- The Bugs Bunny short "Rabbit Hood" contains a title card similar to this short.
- This short marks one of many of the instances where Daffy consistently breaks the 4th wall by asking the unknown animator (Bugs) and the audience about the change of scenery.
- This short was considered for an Academy Award in 1952, but was not nominated. 
- The short airs with PAL speed and audio on Turner networks in the USA. PAL is used in most European countries, but the post-1948 cartoons that come from the VHS originally were released in European countries and the USA Turner networks uses the VHS prints. In this case, "Duck Amuck" came from the Warner Bros. Cartoons Golden Jubilee 24 Karat Collection VHS.
- "Duck Amuck" is included in the compilation film, The Bugs Bunny Road-Runner Movie, along with other Chuck Jones cartoons.
- In 1994 it was voted #2 of The 50 Greatest Cartoons of all time by members of the animation field, behind only "What's Opera, Doc?".
- According to director Chuck Jones, the cartoon demonstrated for the first time that animation can create characters with a recognizable personality, independent of their appearance, milieu, or voice. Although in the end, the animator is revealed to be Daffy's friend and rival Bugs Bunny (who famously declares "Ain't I a stinker?"), according to Jones the ending is just for comedic value: Jones (the director) is speaking to the audience directly, asking "Who is Daffy Duck anyway? Would you recognize him if I did this to him? What if he didn't live in the woods? Didn't live anywhere? What if he had no voice? No face? What if he wasn't even a duck anymore?" In all cases, it's obvious that Daffy is still Daffy; not all cartoon characters can claim such distinctive personality.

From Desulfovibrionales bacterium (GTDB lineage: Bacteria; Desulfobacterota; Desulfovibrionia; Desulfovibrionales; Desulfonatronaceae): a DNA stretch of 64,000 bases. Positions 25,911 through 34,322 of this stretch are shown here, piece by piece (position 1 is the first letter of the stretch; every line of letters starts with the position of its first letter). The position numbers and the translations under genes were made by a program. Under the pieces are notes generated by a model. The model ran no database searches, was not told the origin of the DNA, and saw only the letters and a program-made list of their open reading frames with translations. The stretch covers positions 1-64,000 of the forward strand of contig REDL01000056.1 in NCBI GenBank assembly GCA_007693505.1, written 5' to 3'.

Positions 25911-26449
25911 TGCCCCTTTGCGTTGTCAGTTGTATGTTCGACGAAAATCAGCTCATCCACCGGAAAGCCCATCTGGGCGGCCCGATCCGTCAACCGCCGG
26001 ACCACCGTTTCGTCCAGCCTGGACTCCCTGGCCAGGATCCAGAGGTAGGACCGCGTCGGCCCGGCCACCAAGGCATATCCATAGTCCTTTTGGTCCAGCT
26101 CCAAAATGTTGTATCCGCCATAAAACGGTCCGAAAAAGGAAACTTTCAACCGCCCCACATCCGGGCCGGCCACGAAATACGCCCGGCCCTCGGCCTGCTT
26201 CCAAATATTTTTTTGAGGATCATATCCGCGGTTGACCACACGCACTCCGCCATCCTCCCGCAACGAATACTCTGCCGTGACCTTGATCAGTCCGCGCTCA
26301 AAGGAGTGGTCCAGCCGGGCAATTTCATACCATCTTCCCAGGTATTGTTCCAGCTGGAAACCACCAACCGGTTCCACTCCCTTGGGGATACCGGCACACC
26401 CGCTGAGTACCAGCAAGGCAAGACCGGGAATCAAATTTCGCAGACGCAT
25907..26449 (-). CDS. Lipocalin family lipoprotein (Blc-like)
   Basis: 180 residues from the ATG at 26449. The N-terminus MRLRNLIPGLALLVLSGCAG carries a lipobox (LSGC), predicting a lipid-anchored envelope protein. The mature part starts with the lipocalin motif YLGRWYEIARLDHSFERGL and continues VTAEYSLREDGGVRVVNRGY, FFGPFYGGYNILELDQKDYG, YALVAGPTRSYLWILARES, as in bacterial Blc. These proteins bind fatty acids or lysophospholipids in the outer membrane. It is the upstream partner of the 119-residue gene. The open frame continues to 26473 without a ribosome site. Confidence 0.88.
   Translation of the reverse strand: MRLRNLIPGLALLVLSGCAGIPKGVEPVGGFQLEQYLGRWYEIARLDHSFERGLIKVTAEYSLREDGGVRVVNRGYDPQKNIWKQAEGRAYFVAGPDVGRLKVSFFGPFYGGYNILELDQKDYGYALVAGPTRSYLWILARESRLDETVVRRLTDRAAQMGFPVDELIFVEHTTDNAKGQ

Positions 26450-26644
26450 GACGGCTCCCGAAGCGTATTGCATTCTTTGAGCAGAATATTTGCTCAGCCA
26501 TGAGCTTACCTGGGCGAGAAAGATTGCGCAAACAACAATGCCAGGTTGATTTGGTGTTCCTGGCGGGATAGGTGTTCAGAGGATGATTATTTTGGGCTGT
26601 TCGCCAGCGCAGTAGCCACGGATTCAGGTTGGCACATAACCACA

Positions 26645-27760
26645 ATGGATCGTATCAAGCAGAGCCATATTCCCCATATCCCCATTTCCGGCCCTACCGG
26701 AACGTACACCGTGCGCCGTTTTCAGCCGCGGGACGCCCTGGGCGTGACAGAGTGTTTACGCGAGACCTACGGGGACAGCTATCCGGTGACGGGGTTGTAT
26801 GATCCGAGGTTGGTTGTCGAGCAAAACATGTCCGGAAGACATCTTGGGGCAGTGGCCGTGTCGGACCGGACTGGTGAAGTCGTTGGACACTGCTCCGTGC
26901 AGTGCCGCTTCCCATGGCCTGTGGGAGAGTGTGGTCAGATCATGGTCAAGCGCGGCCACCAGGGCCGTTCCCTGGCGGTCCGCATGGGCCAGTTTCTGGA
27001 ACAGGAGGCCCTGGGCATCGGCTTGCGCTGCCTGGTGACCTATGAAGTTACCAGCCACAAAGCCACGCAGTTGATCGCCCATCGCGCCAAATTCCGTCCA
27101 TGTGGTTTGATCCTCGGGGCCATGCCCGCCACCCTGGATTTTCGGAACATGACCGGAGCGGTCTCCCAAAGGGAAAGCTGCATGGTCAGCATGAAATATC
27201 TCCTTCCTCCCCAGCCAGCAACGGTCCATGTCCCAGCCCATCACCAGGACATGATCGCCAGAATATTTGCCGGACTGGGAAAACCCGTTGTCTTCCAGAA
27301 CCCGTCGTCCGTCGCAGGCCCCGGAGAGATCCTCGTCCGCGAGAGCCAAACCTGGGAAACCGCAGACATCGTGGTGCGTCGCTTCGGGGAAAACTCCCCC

- In 1999 the film was deemed "culturally significant" by the United States Library of Congress and selected for preservation in the National Film Registry. This was the second of three animated shorts by Jones to receive this honor (the others are 1957's "What's Opera, Doc?" and 1955's "One Froggy Evening"). Jones has the distinction of being the only director (as of 2006) with three animated shorts in the registry.
- A photo of an animation desk was used during Bugs' revelation scene.
- ↑ http://cartoonresearch.com/index.php/cartoons-considered-for-an-academy-award-1952/ Cartoon Research - Cartoons Considered For An Academy Award -- 1952
- ↑ http://www.youtube.com/watch?v=SAMes-H21pc
- ↑ http://mubi.com/lists/the-50-greatest-cartoons-as-selected-by-1000-animation-professionals
- Duck Amuck at the Internet Movie Database
- Duck Amuck at Keyframe - the Animation Resource
- Duck Amuck on the SFX Resource Wiki